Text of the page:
• Abbie Tibbott

Single or Joint-Honours Degree?

If you’re thinking about heading off to university in the near future, your biggest question is going to be what you actually want to study. The good news is that there are hundreds of courses to choose from, the bad news being that not all of them will offer the content that you want or need to study. In this post, I’ll be covering what both types of degree involve, as well as some practical elements to consider when researching what you want to study at university.



This is the traditional degree that you will have heard of. History, English, Maths etc. I studied for a single-honours, and it meant that I had access to the full range of compulsory and optional modules within my department. This was great, as I didn’t have to share my timetable with another course subject, as you have in joint-honours. Even though I was only studying one subject, I had the opportunity to select optional modules from different departments, or even study a language as part of my course. I still had access to study abroad and placement years, but they weren’t mandatory. If you have a solid love of one subject, a single-honours degree will allow you to get the most out of the department you have chosen.


This degree path will split your time between two departments, such as History and English, or Archaeology and Classics. If you find two subjects that you enjoy studying together, chances are that there is a joint-honours course out there to suit you. One thing to remember though is not everything will go together, and many science courses don’t offer anything apart from single honours. This is because so much of your time is spent on practical work, and it wouldn’t be feasible to get all this compulsory work done alongside another subject.

Things to consider

It’s worth investigating how a university’s degree programme works, especially if you’re considering a joint-honours. This is because in the first year, you will probably divide class time and assessments equally across the two subjects, meaning that you may not have the chance to take any optional modules like your peers that study single-honours. If you want more choice, it may be worth sticking to just one subject, although options will probably broaden out in subsequent years. Like I mentioned earlier, there may be the option to study a few modules outside of your department, so bear that in mind.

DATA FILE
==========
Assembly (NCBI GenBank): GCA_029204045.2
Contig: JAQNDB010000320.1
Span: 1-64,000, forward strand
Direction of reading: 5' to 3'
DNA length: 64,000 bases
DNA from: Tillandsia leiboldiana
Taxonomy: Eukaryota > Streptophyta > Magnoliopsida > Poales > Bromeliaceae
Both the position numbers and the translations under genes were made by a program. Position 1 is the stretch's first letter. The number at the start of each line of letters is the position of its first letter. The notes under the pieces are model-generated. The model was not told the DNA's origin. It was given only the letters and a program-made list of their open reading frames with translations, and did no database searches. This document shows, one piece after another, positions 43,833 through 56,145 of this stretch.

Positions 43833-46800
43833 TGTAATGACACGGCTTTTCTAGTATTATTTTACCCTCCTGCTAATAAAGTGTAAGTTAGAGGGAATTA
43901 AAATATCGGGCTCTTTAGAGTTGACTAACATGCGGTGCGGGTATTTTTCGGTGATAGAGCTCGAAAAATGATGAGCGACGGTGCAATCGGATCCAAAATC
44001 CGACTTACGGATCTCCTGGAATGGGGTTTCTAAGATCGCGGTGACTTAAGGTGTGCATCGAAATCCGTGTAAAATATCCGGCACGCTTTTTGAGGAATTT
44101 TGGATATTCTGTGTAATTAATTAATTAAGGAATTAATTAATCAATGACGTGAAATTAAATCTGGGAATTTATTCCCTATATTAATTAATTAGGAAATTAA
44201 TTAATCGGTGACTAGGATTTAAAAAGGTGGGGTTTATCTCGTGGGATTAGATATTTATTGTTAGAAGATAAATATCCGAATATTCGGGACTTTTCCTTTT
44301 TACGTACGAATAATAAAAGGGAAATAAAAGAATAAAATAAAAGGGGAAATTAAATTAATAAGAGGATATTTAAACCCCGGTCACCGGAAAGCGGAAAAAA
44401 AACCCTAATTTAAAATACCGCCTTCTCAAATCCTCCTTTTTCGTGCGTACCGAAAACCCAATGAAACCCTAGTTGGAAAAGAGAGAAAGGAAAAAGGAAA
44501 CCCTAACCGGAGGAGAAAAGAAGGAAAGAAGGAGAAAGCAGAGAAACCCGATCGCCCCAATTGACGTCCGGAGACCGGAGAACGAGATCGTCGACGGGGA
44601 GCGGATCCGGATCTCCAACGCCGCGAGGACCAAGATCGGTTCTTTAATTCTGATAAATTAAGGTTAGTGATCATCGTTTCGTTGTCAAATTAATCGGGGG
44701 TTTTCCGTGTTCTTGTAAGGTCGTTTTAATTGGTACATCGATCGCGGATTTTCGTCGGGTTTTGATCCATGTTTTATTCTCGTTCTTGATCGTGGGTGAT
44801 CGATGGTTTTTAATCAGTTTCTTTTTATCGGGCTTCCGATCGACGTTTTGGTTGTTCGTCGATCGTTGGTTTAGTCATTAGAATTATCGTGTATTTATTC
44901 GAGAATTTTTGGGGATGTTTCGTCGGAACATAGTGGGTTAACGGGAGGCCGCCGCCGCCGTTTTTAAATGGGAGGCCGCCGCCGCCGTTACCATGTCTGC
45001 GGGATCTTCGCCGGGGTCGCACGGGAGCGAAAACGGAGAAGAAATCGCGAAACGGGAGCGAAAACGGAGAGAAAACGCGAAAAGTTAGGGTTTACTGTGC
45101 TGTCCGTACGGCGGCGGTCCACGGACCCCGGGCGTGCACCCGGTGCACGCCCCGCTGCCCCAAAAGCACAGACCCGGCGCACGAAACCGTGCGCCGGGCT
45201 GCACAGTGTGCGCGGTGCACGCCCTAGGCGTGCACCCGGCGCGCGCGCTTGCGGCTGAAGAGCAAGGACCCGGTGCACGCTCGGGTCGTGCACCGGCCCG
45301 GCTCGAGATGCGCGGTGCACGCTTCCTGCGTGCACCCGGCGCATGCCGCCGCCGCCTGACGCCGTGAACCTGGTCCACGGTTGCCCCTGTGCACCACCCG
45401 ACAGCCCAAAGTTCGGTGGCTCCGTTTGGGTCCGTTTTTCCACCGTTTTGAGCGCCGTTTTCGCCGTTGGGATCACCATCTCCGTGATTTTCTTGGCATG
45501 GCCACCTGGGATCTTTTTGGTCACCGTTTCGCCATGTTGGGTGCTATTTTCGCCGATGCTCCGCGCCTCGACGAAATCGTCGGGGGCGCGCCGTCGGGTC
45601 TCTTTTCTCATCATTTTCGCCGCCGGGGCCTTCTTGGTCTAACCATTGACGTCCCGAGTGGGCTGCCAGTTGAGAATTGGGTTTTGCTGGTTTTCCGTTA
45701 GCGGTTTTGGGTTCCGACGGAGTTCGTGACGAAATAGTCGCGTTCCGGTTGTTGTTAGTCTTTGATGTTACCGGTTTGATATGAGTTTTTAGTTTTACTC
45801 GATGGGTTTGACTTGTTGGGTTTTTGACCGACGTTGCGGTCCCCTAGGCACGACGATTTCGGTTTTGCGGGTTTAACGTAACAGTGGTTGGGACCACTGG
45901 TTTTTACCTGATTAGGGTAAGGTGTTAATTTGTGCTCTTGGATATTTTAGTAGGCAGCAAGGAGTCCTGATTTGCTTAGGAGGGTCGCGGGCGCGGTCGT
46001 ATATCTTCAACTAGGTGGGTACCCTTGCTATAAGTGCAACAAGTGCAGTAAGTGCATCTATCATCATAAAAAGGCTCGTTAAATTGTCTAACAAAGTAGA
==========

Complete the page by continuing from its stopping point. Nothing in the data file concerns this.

Assessments will also vary between subjects, and some departments use alternative referencing systems. This could leave you having to manage two different writing styles, and that’s often a reason why people drop back to a single-honours degree after their first year. It can be difficult to manage this, although your workload is the same as everyone else. If you’re someone who struggles to get settled, a joint-honours probably isn’t the degree for you.

A study abroad year will be mandatory on most joint-honours programmes that combine a language with another subject. This is fantastic opportunity to immerse yourself in the culture of the country where your chosen language is spoken, but if you’re not sure that you want to commit to this, you may not want to choose a language subject! Moving away from home can be daunting, especially with current issues surrounding Covid-19. Plans may change at short notice, and you won’t graduate with the friends you have made who aren’t doing a year abroad.

If it doesn’t work out…

Sometimes students will join a joint-honours course and decide that they hate it. This happens more than you think, and lots of students will convert to a single-honours degree by the end of their first year. This usually involves talking to someone in your department so the necessary admin can be done to change your course title. You’ll need to have passed your first year to continue, and your department might have special requirements that you need to fulfil.

There’s usually no need to drop out of university, and the changes can be very easily made! However, you won’t be able to convert a single-honours degree to a joint-honours. If you find out during the year that you hate studying two subjects, you’ll need to finish the year before you can drop the subject that you don’t like. It can be a slog but seeing as your first year doesn’t count towards your final degree, now is the time to take the plunge.


I hope that you’ve found this post useful, just make sure to do your research before settling on a course. If you make the wrong choice it can be difficult to swap, and I know that in some universities it's impossible to jump to another course due to how tight they are on numbers. I’ve linked some posts about applying to UCAS and researching universities, so be sure to check those out next!

Happy studying!